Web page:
On my first read of this book I didn't read most of Tiffany and Preston's interactions as romantic, but that's mostly because 1) I'm super aroace, and 2) I didn't recognise any romance tropes that I'd read in other books. Neither her scenes with Preston or her thoughts about Roland have Tiffany's internal monologue mention feelings of attraction, appreciation (or even much notice) of either guy's physical attributes, or physical reactions on Tiffany's part. I'd grown up with books where being romantically interested in someone would at least elicit a mild case of increased heart rate or dizziness when in the presence of their smile/face/touch/eyes/hair. Tiffany is extremely aware of what her thoughts and emotions are doing at all times, so if anything like that happened to her, I'd expect her to notice, and probably examine it.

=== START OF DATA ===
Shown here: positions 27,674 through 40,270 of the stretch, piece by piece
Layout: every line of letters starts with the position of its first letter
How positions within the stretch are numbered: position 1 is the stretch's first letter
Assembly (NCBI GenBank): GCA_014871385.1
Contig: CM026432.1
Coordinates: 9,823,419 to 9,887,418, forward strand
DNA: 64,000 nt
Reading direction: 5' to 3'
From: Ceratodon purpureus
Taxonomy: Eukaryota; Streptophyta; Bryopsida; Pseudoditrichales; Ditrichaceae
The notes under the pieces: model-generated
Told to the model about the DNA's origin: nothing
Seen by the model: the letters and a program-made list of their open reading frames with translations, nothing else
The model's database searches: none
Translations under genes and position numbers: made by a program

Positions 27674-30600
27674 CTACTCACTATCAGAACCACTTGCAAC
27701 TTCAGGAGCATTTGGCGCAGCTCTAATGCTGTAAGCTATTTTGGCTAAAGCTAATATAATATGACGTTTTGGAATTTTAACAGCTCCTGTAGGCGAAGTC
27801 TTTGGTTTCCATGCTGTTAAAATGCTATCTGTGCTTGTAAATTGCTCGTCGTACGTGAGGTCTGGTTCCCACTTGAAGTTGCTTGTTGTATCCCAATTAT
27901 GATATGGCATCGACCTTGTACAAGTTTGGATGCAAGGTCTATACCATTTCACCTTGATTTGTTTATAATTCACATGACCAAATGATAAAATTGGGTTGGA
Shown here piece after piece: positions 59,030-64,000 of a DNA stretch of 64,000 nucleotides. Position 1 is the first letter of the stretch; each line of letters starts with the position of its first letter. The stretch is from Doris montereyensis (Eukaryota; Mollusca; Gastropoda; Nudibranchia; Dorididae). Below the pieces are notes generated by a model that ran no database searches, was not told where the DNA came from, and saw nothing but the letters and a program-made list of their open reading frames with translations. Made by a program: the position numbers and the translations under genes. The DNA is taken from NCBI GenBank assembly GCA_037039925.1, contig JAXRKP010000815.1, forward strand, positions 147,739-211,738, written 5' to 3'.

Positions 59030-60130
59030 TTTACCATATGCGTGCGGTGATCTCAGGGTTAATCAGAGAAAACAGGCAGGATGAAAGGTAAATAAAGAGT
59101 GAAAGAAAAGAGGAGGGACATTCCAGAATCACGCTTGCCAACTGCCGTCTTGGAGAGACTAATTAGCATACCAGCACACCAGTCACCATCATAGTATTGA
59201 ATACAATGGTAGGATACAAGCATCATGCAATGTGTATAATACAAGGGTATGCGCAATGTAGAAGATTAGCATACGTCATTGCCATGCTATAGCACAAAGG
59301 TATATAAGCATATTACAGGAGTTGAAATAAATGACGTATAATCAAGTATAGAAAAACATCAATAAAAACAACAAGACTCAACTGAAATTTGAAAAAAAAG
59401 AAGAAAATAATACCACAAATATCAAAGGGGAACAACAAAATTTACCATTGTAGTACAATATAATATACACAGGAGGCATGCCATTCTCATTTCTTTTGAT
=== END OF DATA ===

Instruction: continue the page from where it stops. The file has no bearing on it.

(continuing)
Jr qb trg ercrngrq rknzvangvbaf bs ubj gur srryvatf gung fur unq gbjneqf Ebynaq ghearq bhg gb qrsvavgryl *abg* or ebznagvp be frkhny, ohg gurer'f arire nal cbvag jurer fur qrirybcf gubfr srryvatf gbjneqf Cerfgba naq unf nal fbeg bs "bu, gung'f jung guvf srryvat *npghnyyl* srryf yvxr" vagebfcrpgvba. Vg jnfa'g hagvy dhvgr yngr va gur obbx jurer ur zragvbaf nfxvat nebhaq nobhg ure gung vg pyvpxrq naq V ernyvfrq "Bu, ur snapvrf ure. Jryy, ur frrzf yvxr fbzrbar jubfr pbzcnal fur zvtug npghnyyl rawbl, ng yrnfg."

These trends hold pretty true for Hat Full of Sky and Wintersmith, as well. If there was a scale of Describing Your Teenage Protagonist's Romantic Feelings, Tiffany Aching's books would be at one end and Harry Potter's angry chest monster would be at the other.

4 years ago @ Mark Reads - Mark Reads 'I Shall We... · 1 reply · +12 points

From's entry on "Grasp the nettle":